The lithology is a Miocene aged (16-14 million years ago) felsic volcanic pile, emplaced on an older Mesozoic sequence. The Alta, Sutro and Kate Peak, formations are the mine sequence, with the Kate Peak apparently being the best candidate for the mineralizer, while the Alta being the best host. The formations are hornblende-pyroxene andesites with associated sub volcanic intrusions, lahars, breccias, ashfall tuffs, and synvolcanic sediments.
Records are hard to come by but it 1969 it was been estimated that the Comstock produced around 8,256,000 oz gold and 192,000,000 oz Silver, with minor copper and lead as a byproduct. This should be taken as a minimum especially due to poor record keeping in the early years. Also, much of the silver was lost to poor milling and recovery technology. This is still enough to rank it in the top 10 epithermal districts globally.
The contributions to science of exploration and mining are significant. In 1864 Baron Von Richtofen applied the term “Propylite” to the local rocks, in 1882 George Becker, made the connection that “Propylite” was hydrothermally altered andesite, kickstarting the study of hydrothermal alteration. Before Comstock, the previous methods of milling silver involved mules, mercury and sunlight- the “Washoe method” replaced the mules and sunlight with steam, iron and noise and upped the consumption of mercury, to speed up the process from 5-6 weeks to 6 hours. Philip Deidesheimer invented squareset timbering after being inspired by honeybees and saved innumerable lives from cave-ins in the soft ground. The Sutro Tunnel was a 4 mile long engineering marvel that drained billions of gallons of water from the mines, and continues to function to this day.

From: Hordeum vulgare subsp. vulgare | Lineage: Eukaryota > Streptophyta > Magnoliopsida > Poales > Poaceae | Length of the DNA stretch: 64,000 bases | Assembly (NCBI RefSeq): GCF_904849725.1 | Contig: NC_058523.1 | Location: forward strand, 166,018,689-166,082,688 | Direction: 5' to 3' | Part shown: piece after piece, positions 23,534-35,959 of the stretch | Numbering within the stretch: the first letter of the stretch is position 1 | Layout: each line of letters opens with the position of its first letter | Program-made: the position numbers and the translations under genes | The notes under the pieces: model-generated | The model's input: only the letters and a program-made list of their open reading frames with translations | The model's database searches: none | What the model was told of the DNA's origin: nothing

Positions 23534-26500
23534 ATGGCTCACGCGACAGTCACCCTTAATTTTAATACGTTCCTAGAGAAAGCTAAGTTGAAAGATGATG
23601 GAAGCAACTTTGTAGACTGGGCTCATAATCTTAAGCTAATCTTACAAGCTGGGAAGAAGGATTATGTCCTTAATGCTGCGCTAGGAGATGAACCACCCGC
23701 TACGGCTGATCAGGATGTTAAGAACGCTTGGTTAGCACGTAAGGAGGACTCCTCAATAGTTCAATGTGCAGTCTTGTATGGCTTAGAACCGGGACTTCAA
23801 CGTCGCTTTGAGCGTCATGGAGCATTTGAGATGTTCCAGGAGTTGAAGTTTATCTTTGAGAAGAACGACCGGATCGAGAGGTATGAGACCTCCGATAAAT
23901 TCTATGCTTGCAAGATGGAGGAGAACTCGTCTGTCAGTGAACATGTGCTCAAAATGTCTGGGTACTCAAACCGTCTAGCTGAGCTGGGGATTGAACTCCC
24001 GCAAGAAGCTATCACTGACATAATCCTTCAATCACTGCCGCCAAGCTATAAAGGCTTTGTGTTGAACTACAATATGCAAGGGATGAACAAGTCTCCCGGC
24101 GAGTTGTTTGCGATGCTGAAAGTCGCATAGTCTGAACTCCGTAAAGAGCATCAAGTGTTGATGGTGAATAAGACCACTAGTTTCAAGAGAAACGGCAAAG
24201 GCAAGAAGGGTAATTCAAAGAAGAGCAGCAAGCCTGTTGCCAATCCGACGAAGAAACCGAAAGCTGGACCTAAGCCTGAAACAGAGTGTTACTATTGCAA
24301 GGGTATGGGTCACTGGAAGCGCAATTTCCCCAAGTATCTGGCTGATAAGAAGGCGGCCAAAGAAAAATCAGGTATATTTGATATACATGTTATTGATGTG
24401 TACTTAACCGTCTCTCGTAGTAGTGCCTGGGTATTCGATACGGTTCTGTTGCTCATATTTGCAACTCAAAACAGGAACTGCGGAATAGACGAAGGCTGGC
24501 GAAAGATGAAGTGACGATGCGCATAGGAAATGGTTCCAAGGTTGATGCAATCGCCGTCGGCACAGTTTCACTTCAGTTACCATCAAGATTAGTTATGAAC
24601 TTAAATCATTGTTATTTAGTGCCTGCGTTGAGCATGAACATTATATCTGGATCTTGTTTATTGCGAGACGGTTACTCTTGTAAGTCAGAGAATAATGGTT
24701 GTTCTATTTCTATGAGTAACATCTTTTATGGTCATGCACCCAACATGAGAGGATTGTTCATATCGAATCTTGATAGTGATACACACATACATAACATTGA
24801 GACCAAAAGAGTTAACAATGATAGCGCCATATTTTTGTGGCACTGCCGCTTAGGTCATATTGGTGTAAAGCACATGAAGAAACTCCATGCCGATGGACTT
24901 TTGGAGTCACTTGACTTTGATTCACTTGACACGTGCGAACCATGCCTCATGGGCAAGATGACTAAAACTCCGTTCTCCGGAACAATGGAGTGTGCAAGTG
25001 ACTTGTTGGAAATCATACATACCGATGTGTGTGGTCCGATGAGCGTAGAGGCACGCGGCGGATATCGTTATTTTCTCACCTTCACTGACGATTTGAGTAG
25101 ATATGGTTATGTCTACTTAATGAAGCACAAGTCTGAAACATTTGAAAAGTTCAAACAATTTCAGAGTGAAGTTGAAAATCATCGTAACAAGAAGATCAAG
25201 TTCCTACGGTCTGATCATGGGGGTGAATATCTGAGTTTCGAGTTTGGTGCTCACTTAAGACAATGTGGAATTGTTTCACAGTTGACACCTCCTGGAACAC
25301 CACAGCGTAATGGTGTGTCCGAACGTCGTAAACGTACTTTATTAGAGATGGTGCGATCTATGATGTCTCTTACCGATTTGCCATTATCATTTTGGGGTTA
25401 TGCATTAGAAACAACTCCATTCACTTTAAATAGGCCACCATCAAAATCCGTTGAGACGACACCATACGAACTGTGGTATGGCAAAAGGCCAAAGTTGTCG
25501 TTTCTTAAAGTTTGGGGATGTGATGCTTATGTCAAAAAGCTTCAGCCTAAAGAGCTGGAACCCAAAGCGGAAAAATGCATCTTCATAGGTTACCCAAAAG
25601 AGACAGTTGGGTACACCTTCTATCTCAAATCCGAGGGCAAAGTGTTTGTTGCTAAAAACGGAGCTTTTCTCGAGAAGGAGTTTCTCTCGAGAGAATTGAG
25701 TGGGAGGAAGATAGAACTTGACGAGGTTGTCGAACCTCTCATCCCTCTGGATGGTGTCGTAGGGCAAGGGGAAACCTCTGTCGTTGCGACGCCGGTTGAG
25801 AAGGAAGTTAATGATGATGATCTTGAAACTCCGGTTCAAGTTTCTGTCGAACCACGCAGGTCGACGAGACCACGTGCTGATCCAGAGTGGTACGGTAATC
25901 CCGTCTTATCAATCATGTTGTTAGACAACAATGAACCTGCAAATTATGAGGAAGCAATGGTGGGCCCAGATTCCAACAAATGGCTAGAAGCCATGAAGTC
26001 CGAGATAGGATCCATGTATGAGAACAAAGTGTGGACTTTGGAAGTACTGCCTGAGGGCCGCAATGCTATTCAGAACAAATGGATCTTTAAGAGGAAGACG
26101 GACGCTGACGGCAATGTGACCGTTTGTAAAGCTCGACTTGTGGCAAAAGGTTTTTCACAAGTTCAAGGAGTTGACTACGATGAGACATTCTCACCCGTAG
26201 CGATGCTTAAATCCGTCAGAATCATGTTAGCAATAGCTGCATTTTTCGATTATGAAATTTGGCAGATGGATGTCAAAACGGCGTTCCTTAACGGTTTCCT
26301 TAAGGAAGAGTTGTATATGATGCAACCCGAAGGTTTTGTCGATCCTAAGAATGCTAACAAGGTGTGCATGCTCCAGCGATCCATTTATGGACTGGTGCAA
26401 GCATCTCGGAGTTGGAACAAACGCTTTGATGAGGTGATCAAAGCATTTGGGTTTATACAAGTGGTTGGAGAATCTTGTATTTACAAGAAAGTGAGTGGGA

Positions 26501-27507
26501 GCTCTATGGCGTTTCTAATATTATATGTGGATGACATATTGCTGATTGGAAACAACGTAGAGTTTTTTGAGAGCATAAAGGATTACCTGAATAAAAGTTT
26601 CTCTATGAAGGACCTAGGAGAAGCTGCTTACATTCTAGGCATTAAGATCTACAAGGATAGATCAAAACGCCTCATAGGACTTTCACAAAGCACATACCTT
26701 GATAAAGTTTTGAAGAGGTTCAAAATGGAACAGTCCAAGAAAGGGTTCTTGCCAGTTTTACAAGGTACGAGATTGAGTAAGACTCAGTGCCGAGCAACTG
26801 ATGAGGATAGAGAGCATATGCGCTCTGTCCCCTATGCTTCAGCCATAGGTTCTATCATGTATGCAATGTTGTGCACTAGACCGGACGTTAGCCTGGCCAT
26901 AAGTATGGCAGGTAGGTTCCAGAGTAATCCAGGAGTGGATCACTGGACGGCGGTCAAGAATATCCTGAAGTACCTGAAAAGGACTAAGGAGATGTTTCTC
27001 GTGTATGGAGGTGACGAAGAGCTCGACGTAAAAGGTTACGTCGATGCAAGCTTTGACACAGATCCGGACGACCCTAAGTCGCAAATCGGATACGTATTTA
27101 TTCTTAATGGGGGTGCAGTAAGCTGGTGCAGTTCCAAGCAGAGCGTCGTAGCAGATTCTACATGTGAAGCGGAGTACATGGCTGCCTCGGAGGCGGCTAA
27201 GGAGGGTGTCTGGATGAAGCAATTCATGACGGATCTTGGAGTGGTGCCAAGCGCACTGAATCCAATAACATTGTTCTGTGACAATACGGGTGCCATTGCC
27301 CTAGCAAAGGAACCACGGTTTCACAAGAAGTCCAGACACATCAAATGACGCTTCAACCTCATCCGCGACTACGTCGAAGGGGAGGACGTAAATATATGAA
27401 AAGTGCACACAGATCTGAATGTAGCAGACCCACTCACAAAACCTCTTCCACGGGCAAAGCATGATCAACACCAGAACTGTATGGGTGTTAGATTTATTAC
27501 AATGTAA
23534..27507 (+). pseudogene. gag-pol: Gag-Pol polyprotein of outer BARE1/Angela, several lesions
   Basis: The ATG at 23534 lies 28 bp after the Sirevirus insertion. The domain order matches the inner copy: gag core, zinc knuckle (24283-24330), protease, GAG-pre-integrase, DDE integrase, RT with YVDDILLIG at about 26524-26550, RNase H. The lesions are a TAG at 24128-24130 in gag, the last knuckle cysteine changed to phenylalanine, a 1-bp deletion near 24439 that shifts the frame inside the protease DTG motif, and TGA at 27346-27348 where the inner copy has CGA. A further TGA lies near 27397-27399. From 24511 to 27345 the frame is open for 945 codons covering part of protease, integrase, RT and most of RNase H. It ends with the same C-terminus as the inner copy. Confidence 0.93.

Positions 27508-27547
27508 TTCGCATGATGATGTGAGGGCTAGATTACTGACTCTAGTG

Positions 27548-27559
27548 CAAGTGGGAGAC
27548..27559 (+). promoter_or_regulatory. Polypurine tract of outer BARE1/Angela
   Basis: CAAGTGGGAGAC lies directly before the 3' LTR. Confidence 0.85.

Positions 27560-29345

Perhaps the most significant impacts it were on the mentality of the people who saw it. After Comstock, the focus of exploration turned from placer to hardrock exploration, with prospectors fanning out across the Western US and then all of North America. It’s no accident that the rich strikes of Copper in Arizona, Silver in British Columbia and Silver and Gold Colorado occurred after the Comstock. It also legitimized mining to a whole section of the investing public, wild though the markets were. Capital was needed and some people were getting fabulously wealthy. According to Cathro4 in 1863 during the height of the Comstock boom, some 2933 companies incorporated in California, 84% being gold and silver miners. From 1850 to 1859 the total was 432 of all types. There was also a boom in stock exchanges with California and Nevada opening 21 stock exchanges between 1863 and 1865, and Oregon throwing another 4 for good measure.
All that wealth, had strategic consequences as well. At the height of the civil war the Union needed the money and the risk of the Confederates having it, was too much. So it was decided that Nevada should become a territory. Prior to organization as a territory, what became Nevada was part of Utah, and administered from Salt Lake City. By 1860 with the flood of miners, the good Mormons wrote off “Carson” as Nevada was then known as “A worthless unaccountable scab, which cannot find a place in any class of honest vocabulary” in Lord’s immortal words. They later regretted when Nevada ate the western half of Utah up to the 113th meridian in 1866.
Finally, like all great deposits the final chapter has not been written. A deposit so famous will continue to attract its share of dreamers, and mavericks. After lying dormant for many years, Comstock Mining has moved in with some new ideas, and the accumulated knowledge of century and a half of study. They have drilled off a Measured and Indicated Resource containing about 1,820,000 oz gold and 17,100,000 oz silver with an average grade of about 1 gram per ton for each5. Will they find the next big bonanza? Who knows but if history is any guide the final chapter is far from being written.
Sources and Further Reading
- Lord, Eliot. Comstock mining and miners. Vol. 4. US Government Printing Office, 1883. Great read on the early history of the Comstock.
- 1860 Dollars (2017 Dollars) calculated here.
- Hudson, Donald M. “Epithermal alteration and mineralization in the Comstock district, Nevada” Economic Geology 98.2 (2003): 367-385.
- Cathro, R. J. “The Comstock Lode, Nevada (Part 3)” CIM Magazine – Canadian Institute of Mining Metallurgy and Petroleum 3.4 (2008): 74.
- Comstock Mining Technical Reports (Website)
- Silver ingot photo from silveringot.blogspot.ca